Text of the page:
I often speak with social security disability claimants who have been “fired” by their social security disability attorney or representative. They are understandably frustrated, if not outright mad. Social security disability applicants rightful ask themselves: they took my case in the first place – what changed? Many times the social security disability claimant has received a form letter of dismissal with no real explanation of why the attorney withdrew from the case. Often the social security disability attorney or firm does not provide a copy of the disability file, but rather merely encloses a short withdrawal agreement.
Social security disability claimants wonder, in addition to what happened in the representation:
- “Shouldn’t they have given me my file?”
- “Are they gong to try and charge a fee?”
- “What do I do now?”
- “Will I be able to find a social security attorney now that have been fired?”
If you have been fired by your social security disability attorney or firm, you should immediately seek an experienced local social security disability attorney. The mere fact that another attorney/firm has withdrawn from the case does NOT mean you will be unable to find a social security disability attorney. In 20+ years of handling only social security disability cases I have been successful on many claims that another attorney dropped. To be sure, if your attorney has fired you, there is a reason, and it almost certainly based upon some fact(s) that now lead the attorney to believe her chances of winning are slim. In my experience, usually social security attorneys withdraw because they have seen something troubling in the evidence, including the following:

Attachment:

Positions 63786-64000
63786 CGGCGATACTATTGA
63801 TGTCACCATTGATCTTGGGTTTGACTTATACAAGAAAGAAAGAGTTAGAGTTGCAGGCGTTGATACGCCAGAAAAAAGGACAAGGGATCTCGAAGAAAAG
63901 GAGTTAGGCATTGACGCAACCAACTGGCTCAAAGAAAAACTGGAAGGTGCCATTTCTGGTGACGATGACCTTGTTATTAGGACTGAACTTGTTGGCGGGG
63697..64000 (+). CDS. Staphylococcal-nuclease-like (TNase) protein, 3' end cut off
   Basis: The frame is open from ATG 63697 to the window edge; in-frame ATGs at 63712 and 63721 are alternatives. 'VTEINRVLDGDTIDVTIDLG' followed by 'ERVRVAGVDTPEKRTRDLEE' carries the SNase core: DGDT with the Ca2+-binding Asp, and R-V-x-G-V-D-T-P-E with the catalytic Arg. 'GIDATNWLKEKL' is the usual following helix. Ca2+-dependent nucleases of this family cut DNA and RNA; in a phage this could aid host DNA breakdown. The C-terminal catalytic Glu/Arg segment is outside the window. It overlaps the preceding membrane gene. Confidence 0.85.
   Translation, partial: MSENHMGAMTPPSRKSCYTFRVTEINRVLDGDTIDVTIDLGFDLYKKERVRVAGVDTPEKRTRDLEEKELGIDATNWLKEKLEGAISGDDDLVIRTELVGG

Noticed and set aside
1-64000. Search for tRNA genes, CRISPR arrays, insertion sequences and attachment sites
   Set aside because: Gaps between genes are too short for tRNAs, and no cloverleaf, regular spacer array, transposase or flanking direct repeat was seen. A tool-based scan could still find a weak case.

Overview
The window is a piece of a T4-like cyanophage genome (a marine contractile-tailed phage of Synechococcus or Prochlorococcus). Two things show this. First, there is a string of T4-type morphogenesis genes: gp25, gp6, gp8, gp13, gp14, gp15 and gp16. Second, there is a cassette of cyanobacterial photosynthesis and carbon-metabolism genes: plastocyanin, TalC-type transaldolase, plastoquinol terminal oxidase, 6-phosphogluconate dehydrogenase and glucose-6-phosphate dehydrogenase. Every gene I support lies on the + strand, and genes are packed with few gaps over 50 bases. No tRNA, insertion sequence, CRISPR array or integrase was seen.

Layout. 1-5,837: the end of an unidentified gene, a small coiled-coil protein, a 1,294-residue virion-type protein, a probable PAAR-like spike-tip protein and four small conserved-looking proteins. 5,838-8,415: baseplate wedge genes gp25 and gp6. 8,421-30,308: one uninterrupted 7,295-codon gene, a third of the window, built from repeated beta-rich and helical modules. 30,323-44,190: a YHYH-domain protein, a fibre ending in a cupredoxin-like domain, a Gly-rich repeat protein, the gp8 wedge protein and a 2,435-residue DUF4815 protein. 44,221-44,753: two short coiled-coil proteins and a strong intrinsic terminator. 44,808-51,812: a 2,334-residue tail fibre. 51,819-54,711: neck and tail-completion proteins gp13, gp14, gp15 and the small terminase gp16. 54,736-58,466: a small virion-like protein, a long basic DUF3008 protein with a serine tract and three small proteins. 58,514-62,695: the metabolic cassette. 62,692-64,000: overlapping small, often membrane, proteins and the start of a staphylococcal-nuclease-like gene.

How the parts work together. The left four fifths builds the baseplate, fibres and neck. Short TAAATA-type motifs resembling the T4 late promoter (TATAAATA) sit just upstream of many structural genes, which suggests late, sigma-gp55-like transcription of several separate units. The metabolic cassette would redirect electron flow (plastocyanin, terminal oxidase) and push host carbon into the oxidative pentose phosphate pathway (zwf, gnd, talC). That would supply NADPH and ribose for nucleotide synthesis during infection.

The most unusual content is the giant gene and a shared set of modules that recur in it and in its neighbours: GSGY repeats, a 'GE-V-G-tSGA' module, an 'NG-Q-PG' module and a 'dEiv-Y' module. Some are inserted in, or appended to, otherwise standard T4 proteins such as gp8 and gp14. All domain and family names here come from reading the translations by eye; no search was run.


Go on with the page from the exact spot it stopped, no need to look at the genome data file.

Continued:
- Drug or alcohol abuse
- Treatment “non-compliance”: (failure to follow doctor’s advice, or take medications properly)
- Work activity after the alleged onset date
Social security disability applicants that have been fired by their attorney should carefully consider whether those factors are present in their claim.
With regard to the “file” claimant’s should remember that nearly all social security disability files are fully electronic, and therefore available from the Social Security Administration. A preoccupation with these materials being returned by the former attorney is in my opinion a waste of time. Original documents provided by the claimant to the attorney are more critical and should be sought for return. But in my opinion the higher priority for the fired social security disability applicant is to find another lawyer rather than chasing the prior disability representation firm that now has no incentive to spend time on your matter.
It is, however, critical to clarify whether the former attorney will seek to charge a fee. Any fee the prior attorney wants to charge must be approved b the social security administration via the “Fee Petition” process. If the prior attorney files a Fee Petition, the soica security administration must secure your opinion as to whether you feel that prior attorney deserves a fee. Social security disability applicants that have been fired should look carefully at the notice of withdrawal: does the attorney “waive” their right to a fee? Any attorney looking at your claim will want a copy of that letter.
Many social security disability applicants fired on the eve of an Administrative Law Judge hearing are particularly upset. Know, however, that all ALJs will realize the last-minute problem was not your fault, and give you time to secure another attorney if you ask her to do so. But you MUST go the hearing: don’t give up and fail to attend the scheduled hearing or the ALJ will dismiss your claim.